May 8, 2006

It’s Not A Singing Competition

It aggravates me when people talk about American Idol, and how they’re upset that the “best singer” got kicked off early, or that the “best singer” didn’t win, and they always invariably say, “I thought this was supposed to be a singing competition?” And the answer I give (and the more I watch the show the more I become convinced of this) is that is not a singing competition. It never has been, not since the first day. It’s a lot of other things, and singing is a definitely part of the show, but that’s not the reason people watch, and that’s not what people are judging on when they vote. Even if they think they are, they’re not. But usually that’s where my ability to express myself stops, and I’m not able to explain the whole equation any further than that. But that’s why I love reading the American Idol recaps over at Television Without Pity, because they don’t just give you a scene-by-scene rundown of what happened on the show, they dive deeper and really look at all the underlying stuff that’s hidden between the pixels. Especially the recaps that are written by Jacob, who is not only my favorite writer at TWoP, but most likely my favorite writer period.

Anyway, his new American Idol recap came out today, all about last week’s show, and right on the very first page (out of 17…yeah, it’ll take you a while to read it all) is the most awesome explanation of American Idol that I have ever seen anywhere, and it’s so golden that I just have to quote the whole passage.

I want to tell you about a conversation I had this week. It went like this: I was discussing the show with a friend, and the question came up about how come you never hear about Clay, or Ruben, or Fantasia, or anybody really, and why is that. And it occurred to me that my friend thought this show had something to do with music, that it somehow intended to locate and promote the “superstar” of its title. Now, I know you and I know better, but it weirded me out to think about that, and trying to get the message across that this television show is…a television show turned out to be really difficult. Perhaps you’ve made the same mistake, of trying to sell such a vulgar point of view. This friend of mine is very intelligent, and it’s like…that the producers don’t care about what happens to these kids afterwards any more than, say, I do. Obviously. The CDs and videos and magic music that they make is roughly the same as a WWF keychain or mix tape or commemorative chugging mug — it’s souvenir merchandise that the show is churning out, so you can remember watching the show, so that you’ll tune in and watch the show some more. It’s a t-shirt you can listen to. The focus is on ratings, like with all other TV shows, and on the soap opera that keeps us all tuning in, and the way that those contestants are dropped into the hopper every year and the judges and producers push it this way and that way and it’s very compelling television, but it occurs in a bubble, and spending all this energy on the imaginary future of these kids is just a waste of energy, because they’re on a game show, a stupid TV game show, and the most we can hope for is that Elliott’s voice will get noticed, or that Anthony Federov will do some porn now that he is all grown up. That the reason it took Kelly Clarkson four years to make an album that was more than half awesome was because all she got from the show was networking. It’s an itsy-bitsy, tiny leg up in the scheme of things, and all it does is get you face time — and the contract you sign is so fucked up that you can’t even really act on your own interests or get the payoff of that.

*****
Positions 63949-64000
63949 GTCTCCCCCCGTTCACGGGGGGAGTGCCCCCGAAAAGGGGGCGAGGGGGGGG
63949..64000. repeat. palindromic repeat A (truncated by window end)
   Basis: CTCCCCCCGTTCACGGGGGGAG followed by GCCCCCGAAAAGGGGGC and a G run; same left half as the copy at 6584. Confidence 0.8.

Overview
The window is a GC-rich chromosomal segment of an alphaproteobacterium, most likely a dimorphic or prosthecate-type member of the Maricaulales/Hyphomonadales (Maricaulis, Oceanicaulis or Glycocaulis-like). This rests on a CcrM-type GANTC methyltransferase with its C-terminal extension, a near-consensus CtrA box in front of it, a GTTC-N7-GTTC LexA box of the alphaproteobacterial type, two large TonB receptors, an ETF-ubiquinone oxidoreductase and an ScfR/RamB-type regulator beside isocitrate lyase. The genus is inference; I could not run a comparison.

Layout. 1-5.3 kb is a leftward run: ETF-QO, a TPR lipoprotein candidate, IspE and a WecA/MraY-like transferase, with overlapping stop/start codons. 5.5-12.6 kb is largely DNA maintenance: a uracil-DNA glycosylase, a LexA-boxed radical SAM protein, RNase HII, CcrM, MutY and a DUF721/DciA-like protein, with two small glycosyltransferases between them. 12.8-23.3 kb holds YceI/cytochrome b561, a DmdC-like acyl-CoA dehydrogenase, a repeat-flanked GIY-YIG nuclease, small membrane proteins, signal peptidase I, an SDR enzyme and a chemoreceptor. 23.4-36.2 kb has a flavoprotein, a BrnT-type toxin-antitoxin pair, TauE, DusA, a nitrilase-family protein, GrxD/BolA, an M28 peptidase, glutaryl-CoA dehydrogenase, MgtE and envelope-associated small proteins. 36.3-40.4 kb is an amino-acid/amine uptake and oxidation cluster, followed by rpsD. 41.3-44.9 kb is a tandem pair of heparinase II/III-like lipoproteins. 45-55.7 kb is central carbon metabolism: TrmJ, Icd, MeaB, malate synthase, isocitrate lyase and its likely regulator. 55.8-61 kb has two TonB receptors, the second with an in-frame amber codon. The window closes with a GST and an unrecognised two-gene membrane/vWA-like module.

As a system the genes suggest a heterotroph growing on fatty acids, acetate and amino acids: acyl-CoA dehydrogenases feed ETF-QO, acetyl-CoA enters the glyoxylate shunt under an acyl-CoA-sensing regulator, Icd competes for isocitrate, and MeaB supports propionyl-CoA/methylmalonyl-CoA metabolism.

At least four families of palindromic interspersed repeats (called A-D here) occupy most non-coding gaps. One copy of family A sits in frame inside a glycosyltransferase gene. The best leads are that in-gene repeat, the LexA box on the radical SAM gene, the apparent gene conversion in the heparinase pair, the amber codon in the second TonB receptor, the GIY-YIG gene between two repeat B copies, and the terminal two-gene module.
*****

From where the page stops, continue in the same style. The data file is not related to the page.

Can’t add anything to that but Amen.

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